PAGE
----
Agencies have also struggled to adapt due to the unpredictable nature of the incidents. In 2016, for example, an armed militia organized a hostile takeover of the Malheur National Wildlife Refuge, an FWS facility in Oregon, despite the fact that the group was protesting an incident that took place at BLM. President Trump last year pardoned two ranchers, Dwight Hammond and his son Steven, who were sentenced to five years in prison after being convicted of maliciously setting fire to federal property to protest BLM cattle grazing fees.
Federal employees in the area were harassed during the Malheur occupation and experienced confrontations while “grocery shopping, running errands with their families and trying to lead their day-to-day lives,” the county sheriff in Oregon said at the time. Seven of the militia members were acquitted of all charges related to the incident. Twelve individuals pleaded guilty, while four were found guilty in federal court.
Rep. Raul Grijalva, D-Ariz., who chairs the House Natural Resources Committee and requested the report from GAO, said federal leaders should do a better job of denouncing those who cause federal employees harm.
"People at the top of these agencies shouldn’t reinforce or embolden these actions by doing nothing, or by supporting them in the first place," Grijalva said.
Of the four agencies, only FWS had a plan to conduct security assessments on its facilities, the GAO report found. BLM, the Forest Service and NPS said it was up to their regional offices to schedule and conduct the analyses. Field staff told GAO, however, they did not have the resources, relevant training or employees with relevant expertise to make the security risk evaluations. GAO blamed, in part, the “decentralized organizational structures” for those failures. The agencies told the auditors they would make plans for the assessments. DHS standards map out 33 “undesirable events” federal facilities can face, ranging from active shooters to vandalism, and call for agencies to assess the vulnerability to and potential consequences of each. GAO warned agencies were not following those procedures on the few assessments they had conducted.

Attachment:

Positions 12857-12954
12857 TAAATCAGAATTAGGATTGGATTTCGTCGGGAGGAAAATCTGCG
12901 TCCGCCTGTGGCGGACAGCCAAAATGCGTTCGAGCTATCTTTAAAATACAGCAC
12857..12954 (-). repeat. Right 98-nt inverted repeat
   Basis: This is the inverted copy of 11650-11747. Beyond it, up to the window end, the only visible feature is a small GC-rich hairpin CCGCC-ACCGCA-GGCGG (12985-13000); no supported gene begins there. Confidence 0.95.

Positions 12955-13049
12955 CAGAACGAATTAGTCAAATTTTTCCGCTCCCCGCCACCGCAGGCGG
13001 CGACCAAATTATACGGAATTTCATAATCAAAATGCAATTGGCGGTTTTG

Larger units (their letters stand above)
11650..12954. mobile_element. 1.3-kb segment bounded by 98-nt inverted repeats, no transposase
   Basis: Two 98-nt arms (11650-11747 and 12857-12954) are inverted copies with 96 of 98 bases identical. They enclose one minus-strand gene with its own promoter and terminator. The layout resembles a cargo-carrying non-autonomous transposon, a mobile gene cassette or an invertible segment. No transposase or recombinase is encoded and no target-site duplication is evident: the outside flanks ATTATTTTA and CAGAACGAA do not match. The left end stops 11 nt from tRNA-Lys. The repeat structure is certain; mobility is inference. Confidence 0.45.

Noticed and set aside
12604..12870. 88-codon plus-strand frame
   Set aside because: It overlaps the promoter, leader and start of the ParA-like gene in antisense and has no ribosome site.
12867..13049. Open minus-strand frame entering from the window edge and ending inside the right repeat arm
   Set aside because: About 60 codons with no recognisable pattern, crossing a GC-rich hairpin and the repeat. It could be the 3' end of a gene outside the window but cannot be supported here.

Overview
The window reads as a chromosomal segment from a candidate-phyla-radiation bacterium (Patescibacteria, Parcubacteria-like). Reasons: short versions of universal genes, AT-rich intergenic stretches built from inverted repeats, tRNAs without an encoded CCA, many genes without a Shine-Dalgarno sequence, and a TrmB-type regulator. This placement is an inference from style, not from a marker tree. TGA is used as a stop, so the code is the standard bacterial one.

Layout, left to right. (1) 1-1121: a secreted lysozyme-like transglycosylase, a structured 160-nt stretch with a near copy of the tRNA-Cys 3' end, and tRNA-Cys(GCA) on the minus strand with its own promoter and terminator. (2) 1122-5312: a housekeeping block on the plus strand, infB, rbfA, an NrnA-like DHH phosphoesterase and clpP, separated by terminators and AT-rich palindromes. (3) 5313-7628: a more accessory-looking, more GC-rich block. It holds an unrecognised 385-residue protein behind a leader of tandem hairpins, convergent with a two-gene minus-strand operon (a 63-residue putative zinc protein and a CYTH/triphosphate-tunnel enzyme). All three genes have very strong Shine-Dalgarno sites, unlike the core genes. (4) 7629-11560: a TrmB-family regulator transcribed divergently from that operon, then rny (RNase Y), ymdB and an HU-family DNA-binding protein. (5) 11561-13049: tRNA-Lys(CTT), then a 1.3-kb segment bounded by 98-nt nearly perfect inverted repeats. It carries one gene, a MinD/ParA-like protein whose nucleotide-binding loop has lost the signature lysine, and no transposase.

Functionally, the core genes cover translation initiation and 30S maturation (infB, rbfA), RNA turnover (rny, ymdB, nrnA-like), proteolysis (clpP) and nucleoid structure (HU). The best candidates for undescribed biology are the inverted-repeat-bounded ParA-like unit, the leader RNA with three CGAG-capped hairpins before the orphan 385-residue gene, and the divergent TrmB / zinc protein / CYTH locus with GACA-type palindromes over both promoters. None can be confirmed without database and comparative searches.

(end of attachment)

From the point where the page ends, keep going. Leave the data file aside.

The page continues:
“Without conducting all of the required assessments, agencies may not identify the degree to which undesirable events can impact their facilities or identify the countermeasures they could implement to mitigate the risks of those events,” GAO said.
Larry Cosme, president of the Federal Law Enforcement Officers Association, said he did not find the report particularly surprising as it reflects the growing concerns members have voiced in recent years.
"I think it’s important these agencies prioritize these assessments and, clearly, do them as soon as possible," Cosme said, adding they should also "call for additional reinforcements." More personnel, he said, would boost the safety of agency employees and park visitors as officers could travel in teams. Agencies should also boost resources for communications equipment, Cosme explained, so officers can always contact their bases or other law enforcement entities for backup.
The House Natural ResourcesCommittee's panel on public lands will host a hearing on Tuesday to discuss "protecting federal employees and ending the culture of anti-government attacks and abuse." In addition to GAO, Oregon-based non-federal officials and a Heritage Foundation analyst will testify.